Originally, we had chosen Hot Pink and Orange:

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We loved the colours, but after considering all of the above, we realised the colours would make RJ fade into the background.

Our venue is an Italianate mansion and the colours were a little garish for the beautifully classic backdrop.

Although these colours look lovely together and have a fresh, vibrant and summery feel – I’ve never liked pink… any sort of pink.

So… we went back to the drawing board.

We felt we needed something classic and sophisticated that we would look good surrounded by, that our wedding party would look good in and that would do justice to our venue.

RJ was open to suggestions and very flexible on all accounts, so it was left up to me to present him with ideas and combinations.

I have always loved autumn and the colours associated with it. In fact, as a little girl I always wanted to get married in autumn surrounded by all the warm tones of the season with the crisp chill of the air.

When I described my perfect childhood wedding season, RJ quite rightly said “we may not be getting married at the time of year you would have liked but there’s no reason we can’t use the colours you love!”

I agonised a little about using autumnal colours in summer but quickly got over it when we landed on French Navy (not quite as dark as regular navy), Orange & Gold with hints of Berry. It just felt classy and sophisticated, right for our venue, it fit us as a couple and would look good on our bridal party and around us.

So I present you with our official Wedding Mood Board:

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Tara xoxo





Engagement Dinner

22 10 2018

Traditionally, as far as I have understood, when two people get serious, they meet each other’s families and are brought into the ‘fold’ of each family respectively. Then, when the time comes, the man asks for the blessing of his partner’s parents before proposing.

This isn’t quite how things happened for us. We did it all a bit backwards. RJ was brought into the fold of my family, he proposed – I accepted, and then he asked for my parents blessing.

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Late Summer 2017 we had a small engagement dinner at a lovely steak house in Barking called Cristina’s – in an effort to catch up with some of the steps we’d jumped ahead of.

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We invited our immediate families and the people whom we were going to ask to be a part of the wedding party.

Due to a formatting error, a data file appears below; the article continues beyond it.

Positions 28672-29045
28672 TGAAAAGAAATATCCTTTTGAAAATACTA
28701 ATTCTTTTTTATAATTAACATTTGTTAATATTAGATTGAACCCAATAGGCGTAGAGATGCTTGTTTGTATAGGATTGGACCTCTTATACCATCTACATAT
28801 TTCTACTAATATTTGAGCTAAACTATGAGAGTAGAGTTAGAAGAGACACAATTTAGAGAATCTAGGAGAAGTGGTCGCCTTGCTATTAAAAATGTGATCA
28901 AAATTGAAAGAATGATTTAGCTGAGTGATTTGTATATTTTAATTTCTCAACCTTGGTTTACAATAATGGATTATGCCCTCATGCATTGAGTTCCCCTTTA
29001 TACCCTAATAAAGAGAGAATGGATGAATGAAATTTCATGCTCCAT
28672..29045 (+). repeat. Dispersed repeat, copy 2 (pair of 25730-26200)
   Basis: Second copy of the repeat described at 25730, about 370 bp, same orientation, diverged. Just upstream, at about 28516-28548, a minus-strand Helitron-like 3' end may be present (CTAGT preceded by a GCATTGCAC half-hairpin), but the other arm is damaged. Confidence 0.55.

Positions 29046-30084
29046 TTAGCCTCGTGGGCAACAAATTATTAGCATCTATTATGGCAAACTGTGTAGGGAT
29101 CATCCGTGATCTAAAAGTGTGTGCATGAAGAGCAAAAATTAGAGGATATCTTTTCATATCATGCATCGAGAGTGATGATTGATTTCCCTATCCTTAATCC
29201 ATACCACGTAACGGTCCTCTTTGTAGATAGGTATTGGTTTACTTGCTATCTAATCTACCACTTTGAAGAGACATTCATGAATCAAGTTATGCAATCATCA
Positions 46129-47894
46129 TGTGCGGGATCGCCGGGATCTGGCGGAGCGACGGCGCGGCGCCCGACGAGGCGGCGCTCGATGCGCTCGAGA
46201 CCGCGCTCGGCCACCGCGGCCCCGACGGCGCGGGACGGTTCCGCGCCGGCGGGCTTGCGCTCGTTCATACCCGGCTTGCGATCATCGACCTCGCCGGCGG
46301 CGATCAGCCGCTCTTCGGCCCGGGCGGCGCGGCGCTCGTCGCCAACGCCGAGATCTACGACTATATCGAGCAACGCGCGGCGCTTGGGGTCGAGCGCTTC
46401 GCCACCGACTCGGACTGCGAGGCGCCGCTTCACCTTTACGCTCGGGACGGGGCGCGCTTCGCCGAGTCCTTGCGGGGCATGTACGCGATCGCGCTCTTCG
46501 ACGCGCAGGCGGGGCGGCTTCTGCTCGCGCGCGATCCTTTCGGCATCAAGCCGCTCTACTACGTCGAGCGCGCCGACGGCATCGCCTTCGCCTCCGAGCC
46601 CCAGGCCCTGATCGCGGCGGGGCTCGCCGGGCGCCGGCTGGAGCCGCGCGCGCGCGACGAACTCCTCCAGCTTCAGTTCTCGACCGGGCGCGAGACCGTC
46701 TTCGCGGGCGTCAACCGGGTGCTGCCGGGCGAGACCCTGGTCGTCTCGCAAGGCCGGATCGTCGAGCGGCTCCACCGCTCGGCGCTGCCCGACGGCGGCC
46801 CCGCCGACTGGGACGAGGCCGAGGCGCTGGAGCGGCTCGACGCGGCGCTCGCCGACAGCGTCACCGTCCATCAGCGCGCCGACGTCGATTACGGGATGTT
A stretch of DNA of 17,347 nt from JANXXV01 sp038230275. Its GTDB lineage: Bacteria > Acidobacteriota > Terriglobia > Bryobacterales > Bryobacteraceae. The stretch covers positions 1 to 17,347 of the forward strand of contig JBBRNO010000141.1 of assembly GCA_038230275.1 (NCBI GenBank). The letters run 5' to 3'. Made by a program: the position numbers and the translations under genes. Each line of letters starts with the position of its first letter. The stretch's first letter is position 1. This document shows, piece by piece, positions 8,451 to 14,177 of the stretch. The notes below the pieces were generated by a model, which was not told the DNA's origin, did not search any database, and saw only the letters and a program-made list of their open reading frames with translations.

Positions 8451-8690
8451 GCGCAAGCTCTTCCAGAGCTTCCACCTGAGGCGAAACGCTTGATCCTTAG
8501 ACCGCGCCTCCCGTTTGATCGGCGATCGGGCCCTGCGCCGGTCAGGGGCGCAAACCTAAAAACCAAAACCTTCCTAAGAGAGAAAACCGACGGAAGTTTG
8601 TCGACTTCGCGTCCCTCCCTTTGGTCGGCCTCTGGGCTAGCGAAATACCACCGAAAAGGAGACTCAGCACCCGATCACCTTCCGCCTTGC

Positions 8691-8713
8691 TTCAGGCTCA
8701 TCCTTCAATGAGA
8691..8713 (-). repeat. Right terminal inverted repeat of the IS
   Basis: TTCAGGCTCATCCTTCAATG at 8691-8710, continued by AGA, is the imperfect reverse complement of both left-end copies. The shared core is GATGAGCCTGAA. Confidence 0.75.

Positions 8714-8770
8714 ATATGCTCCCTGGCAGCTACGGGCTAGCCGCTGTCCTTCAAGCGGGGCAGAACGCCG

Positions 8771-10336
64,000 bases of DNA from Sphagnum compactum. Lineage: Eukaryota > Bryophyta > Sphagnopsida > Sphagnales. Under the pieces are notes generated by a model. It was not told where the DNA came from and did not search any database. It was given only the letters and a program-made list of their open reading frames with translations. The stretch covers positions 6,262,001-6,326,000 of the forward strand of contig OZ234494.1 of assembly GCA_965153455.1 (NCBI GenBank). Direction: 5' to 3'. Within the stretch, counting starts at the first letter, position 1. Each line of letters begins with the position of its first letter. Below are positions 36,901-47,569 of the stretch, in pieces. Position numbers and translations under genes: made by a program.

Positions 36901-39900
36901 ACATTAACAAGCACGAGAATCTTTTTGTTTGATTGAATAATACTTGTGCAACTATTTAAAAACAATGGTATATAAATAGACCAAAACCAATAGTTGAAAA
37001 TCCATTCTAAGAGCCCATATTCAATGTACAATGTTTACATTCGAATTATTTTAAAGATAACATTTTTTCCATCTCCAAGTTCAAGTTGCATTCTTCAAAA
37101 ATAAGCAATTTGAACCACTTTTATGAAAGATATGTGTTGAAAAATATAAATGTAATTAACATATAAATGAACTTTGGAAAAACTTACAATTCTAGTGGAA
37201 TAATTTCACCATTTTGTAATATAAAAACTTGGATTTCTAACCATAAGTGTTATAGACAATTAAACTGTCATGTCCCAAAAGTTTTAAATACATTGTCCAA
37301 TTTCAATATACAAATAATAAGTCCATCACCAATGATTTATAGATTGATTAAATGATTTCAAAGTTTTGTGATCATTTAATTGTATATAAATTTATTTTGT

It was a bit of an excuse to celebrate but mainly for our families (in this country) to meet each other.

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We had this gorgeous eggless cream topped cake as dessert (pictured above).

We gave favours of mini mason jars filled with orange, brown and blue M&M’s tied with twine and a thank you tag. We had heart shaped confetti which was cut out of romantic literature.

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My parents got these beautiful flowers delivered to the restaurant in time for our arrival and my aunt in Trinidad bought us a bottle of champagne through the restaurant website to be served for the toast.

It was honestly lovely.

Of course, not everything went to plan…

One groomsman and one bridesmaid couldn’t come. The waitresses at the restaurant were rude, unaccommodating and disorganised.

Otherwise, it was really nice to have (nearly) everyone in one place and getting the opportunity to meet each other. It was nice that my family got to meet his and for everyone to meet (most of) the wedding party and get familiar with faces that they would be seeing over the lead up to the wedding.

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My sister-in-law-to-be made me this lovely memory keepsake of all the engagement dinner bits and I love it! I’ve put it up in the hallway and every time I see it, I am reminded of all the best parts of that night and the excitement I felt at RJ and I celebrating our engagement with our nearest and dearest.

Tara xoxo

 





Featured Piece: My Father – By Shekhar Mahabir

4 01 2016

Another feature piece by my father, Shekhar Mahabir. Enjoy

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One of my earliest memories of my father is when I was in my final year at Avocat Vedic School. I was required to choose which secondary school I wished to be considered for in order of preference. I chose Iere High School as my first option since all my friends is class were doing so. When I showed the form to my Dad, without hesitation, he promptly rearranged my options and entered Naparima College as my first choice. My next clear memory is on the morning of the common entrance results when he woke me up early around 6 am to go to the my grandfather’s parlour to check the newspaper for the publication of the successful students and their chosen schools. When we saw that I had passed for Naparima College, he did not say anything to me but I knew he was happy with the result and I was hugely relieved that I had made it.